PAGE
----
When you decide to embark on a working holiday, you need to make a decision, what sort of “working” are you looking for? When I started this journey, I knew I wanted a job in which I could use my experience and education to further my career.
I understand a lot of people come to Australia on this visa to travel around by finding farm work or casual gigs for funding, but we wanted to work and save and then do our travelling towards the end of our visas. I knew I had my work cut out for me in finding a content/marketing/digital job.
Oli and I worked our bums off in finding work and it really turned out well for us in the end. Oli is a “Web Content Specialist” at a global wine distributor (3-4 month contract – Oli told me to add the ‘global’ part) and I am a “Web Content Coordinator” at a university (5-6 month contract). So much web content!
Here’s what I learned from both of our Australian job hunting journeys and what you can do if you’re looking to do the same:
Before you leave
You should only do a few things before you embark. One is creating an “Australian CV” which is longer than your normal US or UK one. I changed my resume countless times after arriving, seeing what worked and what didn’t. It’s best to have a base to start so you’re not scrambling once you arrive. Here is the one I used that ultimately landed me a job.
Not only should your resumé be top-notch Australian, but your LinkedIn should as well. Make sure that it highlights your past work effectively, samples of projects can be easily found, and you have a summary that describes what kind of work you are looking for over the next year.
Having a working holiday visa, you need to find temp/contract work and those sorts of positions are usually filled by recruitment agencies as companies rather not use up their own HR power on short-term positions. That being said, find recruitment agencies that specialise in your industry and make a list of recruiters to contact when you get here. It will come in handy later…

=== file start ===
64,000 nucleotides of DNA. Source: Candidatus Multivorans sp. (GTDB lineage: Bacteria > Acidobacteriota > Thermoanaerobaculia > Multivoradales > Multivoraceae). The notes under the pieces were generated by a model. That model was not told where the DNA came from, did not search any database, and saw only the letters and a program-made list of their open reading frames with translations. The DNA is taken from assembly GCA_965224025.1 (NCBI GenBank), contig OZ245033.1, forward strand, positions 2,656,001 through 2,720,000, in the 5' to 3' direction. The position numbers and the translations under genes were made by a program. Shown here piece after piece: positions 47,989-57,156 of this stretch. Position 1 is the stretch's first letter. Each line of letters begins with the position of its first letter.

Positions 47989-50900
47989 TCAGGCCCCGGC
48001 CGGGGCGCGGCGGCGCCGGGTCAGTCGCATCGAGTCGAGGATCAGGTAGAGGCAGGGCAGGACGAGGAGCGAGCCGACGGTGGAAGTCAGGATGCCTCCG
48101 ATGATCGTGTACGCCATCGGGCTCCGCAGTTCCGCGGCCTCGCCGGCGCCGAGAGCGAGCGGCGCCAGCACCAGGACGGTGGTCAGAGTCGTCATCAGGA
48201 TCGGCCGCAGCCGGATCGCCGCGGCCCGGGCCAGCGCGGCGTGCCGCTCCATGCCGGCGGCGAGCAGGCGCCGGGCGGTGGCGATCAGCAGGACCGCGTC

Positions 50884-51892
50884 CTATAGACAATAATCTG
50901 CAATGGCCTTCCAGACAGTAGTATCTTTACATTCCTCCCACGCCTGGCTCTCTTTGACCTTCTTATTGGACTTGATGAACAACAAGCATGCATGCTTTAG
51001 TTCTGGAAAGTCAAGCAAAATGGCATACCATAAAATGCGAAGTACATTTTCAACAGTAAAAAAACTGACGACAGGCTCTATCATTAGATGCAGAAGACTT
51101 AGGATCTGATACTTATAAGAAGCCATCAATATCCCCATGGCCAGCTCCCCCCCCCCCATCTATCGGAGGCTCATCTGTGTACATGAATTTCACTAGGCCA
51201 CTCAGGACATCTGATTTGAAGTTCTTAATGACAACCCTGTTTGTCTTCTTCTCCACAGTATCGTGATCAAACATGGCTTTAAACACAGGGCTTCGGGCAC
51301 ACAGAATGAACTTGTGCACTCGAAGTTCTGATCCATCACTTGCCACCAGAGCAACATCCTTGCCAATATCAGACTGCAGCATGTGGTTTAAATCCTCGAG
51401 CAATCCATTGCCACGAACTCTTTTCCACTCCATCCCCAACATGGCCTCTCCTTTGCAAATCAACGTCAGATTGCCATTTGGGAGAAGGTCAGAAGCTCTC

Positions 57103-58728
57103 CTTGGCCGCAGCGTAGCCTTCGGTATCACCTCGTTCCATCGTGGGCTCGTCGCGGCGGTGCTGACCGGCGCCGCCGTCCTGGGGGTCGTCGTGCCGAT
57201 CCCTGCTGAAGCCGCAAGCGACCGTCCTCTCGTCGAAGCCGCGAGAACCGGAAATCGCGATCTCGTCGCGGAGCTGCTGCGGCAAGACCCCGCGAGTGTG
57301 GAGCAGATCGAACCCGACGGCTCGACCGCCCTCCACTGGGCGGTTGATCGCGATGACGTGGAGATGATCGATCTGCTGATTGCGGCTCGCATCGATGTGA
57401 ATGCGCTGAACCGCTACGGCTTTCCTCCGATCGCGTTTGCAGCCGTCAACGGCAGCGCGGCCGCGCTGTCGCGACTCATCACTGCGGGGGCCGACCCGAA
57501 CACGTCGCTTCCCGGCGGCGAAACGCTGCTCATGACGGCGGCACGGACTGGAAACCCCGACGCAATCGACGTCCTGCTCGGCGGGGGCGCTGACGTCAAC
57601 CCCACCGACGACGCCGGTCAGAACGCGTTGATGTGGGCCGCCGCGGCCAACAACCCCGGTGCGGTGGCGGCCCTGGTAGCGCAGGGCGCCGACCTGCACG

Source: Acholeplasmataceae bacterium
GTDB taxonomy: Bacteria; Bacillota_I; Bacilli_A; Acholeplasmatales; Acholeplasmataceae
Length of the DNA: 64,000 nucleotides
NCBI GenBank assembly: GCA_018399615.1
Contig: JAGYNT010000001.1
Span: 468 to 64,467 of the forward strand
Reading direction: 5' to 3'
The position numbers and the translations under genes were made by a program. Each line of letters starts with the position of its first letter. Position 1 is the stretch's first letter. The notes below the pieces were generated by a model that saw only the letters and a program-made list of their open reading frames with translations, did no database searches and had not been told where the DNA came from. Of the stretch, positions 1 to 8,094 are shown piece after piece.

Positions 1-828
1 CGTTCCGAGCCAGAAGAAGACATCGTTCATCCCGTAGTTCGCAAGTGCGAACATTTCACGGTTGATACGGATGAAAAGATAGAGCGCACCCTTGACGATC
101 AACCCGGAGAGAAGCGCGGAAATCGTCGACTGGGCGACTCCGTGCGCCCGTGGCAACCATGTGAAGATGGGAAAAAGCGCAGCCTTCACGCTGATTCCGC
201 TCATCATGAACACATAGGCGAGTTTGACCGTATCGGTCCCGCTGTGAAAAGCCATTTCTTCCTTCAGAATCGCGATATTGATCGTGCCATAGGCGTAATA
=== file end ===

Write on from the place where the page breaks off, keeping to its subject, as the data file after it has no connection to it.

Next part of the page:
After you get here
You’ve arrived! You’ve traveled who knows how many miles and trekked across countless terminals and you’re in Australia. As soon as you want to find work, I would suggest contacting recruiters by connecting on LinkedIn. It may seem pushy or odd to you, but it’s not, I promise! Recruiters are used to it. They literally connect with people for a living and it gives you a way to get a virtual resume right in front of them. If they are interested in you as a candidate, they will most certainly send you a message and have a chin wag on what you’re looking for and if they can help.
In addition to blasting out those invites, you’ll want to check out Seek, Mumbrella, Neuvoo, Ethical Jobs, LinkedIn, and Indeed, make an account when applicable and start applying to jobs. Make sure you’re only looking at contract/temp work. Most of the jobs you’ll see will probably be through recruiters, but don’t get disheartened and think you’re going to get lost in the shuffle. If you’re right for the job and you’ve taken the time to craft your CV/covering letter for the position, they will be in touch.
To be honest, this was one of the most difficult things I have ever done. Dealing with the anxiety and feeling of worthlessness for not having found a job after month one was difficult for me. I’m extremely lucky and privileged that I had a very supportive fellow by my side and a rent-free place to call home. I already feel like I am progressing from this journey through finding different ways to deal with my anxiety and depression. More on that in a future post.
How we found our jobs
Getting into specifics of how each of us found our work, Oli landed his job exactly one month in and I landed mine in two. He applied on Seek for a position and then was asked to interview with the company and got it. I used the ole send LinkedIn invites to recruiters and one asked me in for an interview. While there, he said he may have a job at a university for me and put me through to that. I then did a phone interview with the university and got it!
For us, it seems if you make it to the interview with the company stage and you do your research on the position and organisation, you’re most likely to get it.
How you can find a job
There’s many ways to go about your job search but the important thing to remember is to keep trying different strategies. Don’t just apply via Seek, Mumbrella, Neuvoo, Ethical Jobs, LinkedIn, and Indeed to positions. Reach out to recruiters, make phone calls, start building relationships; be as proactive as possible. It is difficult; at least it was for me! Just keep moving forward and take each rejection email in stride. It only takes one yes to land you a job.